Falling pregnant had been a long-time dream of mine. So I couldn't believe it when it happened the first go! I was over the moon. I felt like all of the stars aligned, and there was nothing that could take away my happiness.
I was convinced I was having a little girl. Much to my surprise, my blood tests revealed that I was pregnant with a little boy! We decided to call him Thomas. Within two weeks of finding out the sex, his drawers were filled with clothes and every baby-related item thinkable. I had it all!
I am quite a control freak and don't like to leave anything to chance. So, I was very sure about the type of pregnancy I wanted to have - even down to the foods I was eating or leaving out.
At around 22 weeks, I was having my scan when the obstetrician paused and made a comment about my placenta. Of course - I instantly freaked out! What does it mean?
The first thing I asked was "Is the baby going to live?". It just came out. I burst out into a hot sweat - it was awful. I had no idea about potential pregnancy issues. All I knew was that whether it was serious or not - something seemed off.
I went straight to my obstetrician's room across the road, and she explained that I had placenta previa. She drew some pictures and explained it very clear to me; but honestly, it is like I was staring and taking in nothing. I got into the car with and bawled my eyes out.
I rang my sister in law, my mum and my best friend and was petrified.
Then, I googled... and I found a ' placenta previa survival group"?! Hang on I thought this was not a big deal?
Anyway, as typical me, I calmed down found out more information about a low lying placenta and read so many stories about the placenta moving. Even though I was told medium exercise shouldn't encourage bleeding, I didn't want to take the risk. Some people in other countries such as the US are put on best rest.
I kept thinking I saw blood and would have to double-check. I was so on edge; I said to my husband "if I bleed or anything just make sure they save the baby".
I was booked for a caesarean at 37 weeks. While the night before you are going to get cut open is really daunting, I must say the controlled atmosphere of planned caesarean really suited my personality. I worked for a surgeon at the time and have the utmost respect for them and loved not leaving anything to chance or waiting!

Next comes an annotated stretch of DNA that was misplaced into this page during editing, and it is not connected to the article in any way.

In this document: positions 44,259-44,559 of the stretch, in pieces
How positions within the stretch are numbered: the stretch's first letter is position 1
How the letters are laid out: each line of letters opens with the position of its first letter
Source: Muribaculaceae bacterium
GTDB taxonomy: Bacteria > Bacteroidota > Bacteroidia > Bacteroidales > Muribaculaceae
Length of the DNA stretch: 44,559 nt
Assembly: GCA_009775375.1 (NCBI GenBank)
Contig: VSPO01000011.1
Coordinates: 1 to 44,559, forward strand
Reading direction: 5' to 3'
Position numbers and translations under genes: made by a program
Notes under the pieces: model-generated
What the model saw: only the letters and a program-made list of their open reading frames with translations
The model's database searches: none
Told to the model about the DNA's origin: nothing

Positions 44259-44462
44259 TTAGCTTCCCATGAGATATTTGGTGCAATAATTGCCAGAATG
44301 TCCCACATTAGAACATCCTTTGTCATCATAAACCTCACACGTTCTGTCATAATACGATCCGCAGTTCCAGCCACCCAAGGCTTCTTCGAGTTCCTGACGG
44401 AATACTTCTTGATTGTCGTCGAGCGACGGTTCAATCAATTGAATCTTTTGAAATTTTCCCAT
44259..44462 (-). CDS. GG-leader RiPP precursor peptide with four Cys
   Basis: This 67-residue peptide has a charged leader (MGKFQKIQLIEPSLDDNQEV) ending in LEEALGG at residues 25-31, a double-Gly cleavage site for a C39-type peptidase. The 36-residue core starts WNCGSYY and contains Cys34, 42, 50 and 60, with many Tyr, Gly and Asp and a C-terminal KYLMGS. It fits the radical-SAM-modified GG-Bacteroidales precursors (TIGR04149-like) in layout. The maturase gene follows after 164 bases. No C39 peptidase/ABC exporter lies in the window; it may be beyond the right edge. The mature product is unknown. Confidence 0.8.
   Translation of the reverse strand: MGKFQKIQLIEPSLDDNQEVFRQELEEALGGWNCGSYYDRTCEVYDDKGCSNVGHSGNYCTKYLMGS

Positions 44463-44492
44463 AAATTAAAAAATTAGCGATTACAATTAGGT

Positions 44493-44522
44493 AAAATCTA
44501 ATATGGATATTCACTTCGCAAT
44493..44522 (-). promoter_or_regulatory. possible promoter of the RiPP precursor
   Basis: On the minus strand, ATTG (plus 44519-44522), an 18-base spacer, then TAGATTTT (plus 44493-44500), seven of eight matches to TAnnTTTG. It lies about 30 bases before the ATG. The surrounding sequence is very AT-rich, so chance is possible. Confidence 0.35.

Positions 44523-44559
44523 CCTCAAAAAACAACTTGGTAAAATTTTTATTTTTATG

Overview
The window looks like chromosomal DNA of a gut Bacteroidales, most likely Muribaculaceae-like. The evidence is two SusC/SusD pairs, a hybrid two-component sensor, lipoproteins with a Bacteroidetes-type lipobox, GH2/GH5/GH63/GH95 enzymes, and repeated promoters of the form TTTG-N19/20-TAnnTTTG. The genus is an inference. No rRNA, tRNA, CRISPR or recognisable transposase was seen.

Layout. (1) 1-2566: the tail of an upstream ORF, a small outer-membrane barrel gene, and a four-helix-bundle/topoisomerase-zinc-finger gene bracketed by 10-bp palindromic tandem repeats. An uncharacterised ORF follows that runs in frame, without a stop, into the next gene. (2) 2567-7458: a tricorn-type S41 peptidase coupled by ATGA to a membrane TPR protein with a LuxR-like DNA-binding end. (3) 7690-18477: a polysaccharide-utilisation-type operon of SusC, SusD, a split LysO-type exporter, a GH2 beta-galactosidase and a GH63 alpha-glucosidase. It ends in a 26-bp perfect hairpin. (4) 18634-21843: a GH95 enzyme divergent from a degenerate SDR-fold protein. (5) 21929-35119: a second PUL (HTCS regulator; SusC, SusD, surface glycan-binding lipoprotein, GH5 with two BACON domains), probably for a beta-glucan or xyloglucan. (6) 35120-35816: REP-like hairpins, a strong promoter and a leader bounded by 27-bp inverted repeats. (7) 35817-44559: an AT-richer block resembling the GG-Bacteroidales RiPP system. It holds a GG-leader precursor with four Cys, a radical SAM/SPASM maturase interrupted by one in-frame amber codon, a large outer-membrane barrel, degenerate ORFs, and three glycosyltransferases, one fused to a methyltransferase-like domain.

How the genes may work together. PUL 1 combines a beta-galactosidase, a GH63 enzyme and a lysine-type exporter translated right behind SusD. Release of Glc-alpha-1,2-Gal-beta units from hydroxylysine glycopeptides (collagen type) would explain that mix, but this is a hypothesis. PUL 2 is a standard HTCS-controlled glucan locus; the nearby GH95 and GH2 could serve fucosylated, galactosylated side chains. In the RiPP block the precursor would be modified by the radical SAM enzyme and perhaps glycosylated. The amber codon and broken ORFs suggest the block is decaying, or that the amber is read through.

We waited in our room and got prepped, while my husband had me laughing non-stop. It was at this stage that I really calmed down. I realised I was here - I didn't bleed, and everything was okay.
I got wheeled in to meet with my obstetrician and anaesthetist and then got wheeled into the op room. The spinal went in, which for me wasn't bad at all. I laid back and waited. And waited. And waited.
"Lift your legs," said the anaesthetist.
BANG they shot up!
So, he said we would have to wait a little longer. Then roughly 10 minutes passed. It felt more like one hour to me. And nothing. I got up, and they put in another spinal and an epidural. I will never forget the anaesthetist telling me that I had enough in me to numb a horse!
Eventually, my husband was brought into the room. "I was shitting myself out there," he said as he explained how agonising the wait to come in was.
I was laughing with my anaesthetist and surgeon. By this point, I was numb to my chest, and he said "do you want me to let you know when she starts", I replied, "uh nah it's okay".
He responded, "good we are halfway through."
We laughed and joked for the next 5 - 10 minutes and then the surgeon told my husband to get up and watch.
And just like that, he was here!
They wrapped him up and bought him around the curtain for me to see him. I wasn't allowed to have a clear screen or hug him too much as there was a significant risk I would lose too much blood when they took out the placenta.
I touched his head, gave him a kiss, and then he and my husband were gone. Now they had to make sure I was okay. A really weird feeling came over me, where I thought "he is here, he is safe, whatever happens to me now, happens." All my stress had left; I felt like my job was done.
Strangely, I remember always feeling guilty for worrying, as I knew women were undergoing a lot more serious high-risk pregnancies. But as soon as you are a mother, the slightest risk to your child can send you into such a panic.
I wish when I googled I had read uplifting placenta praevia stories; unfortunately, all the ones I found were horrible. It also seems as though in some countries the condition is still considered high risk!
I am forever grateful for my fantastic obstetrician who reassured me the whole way.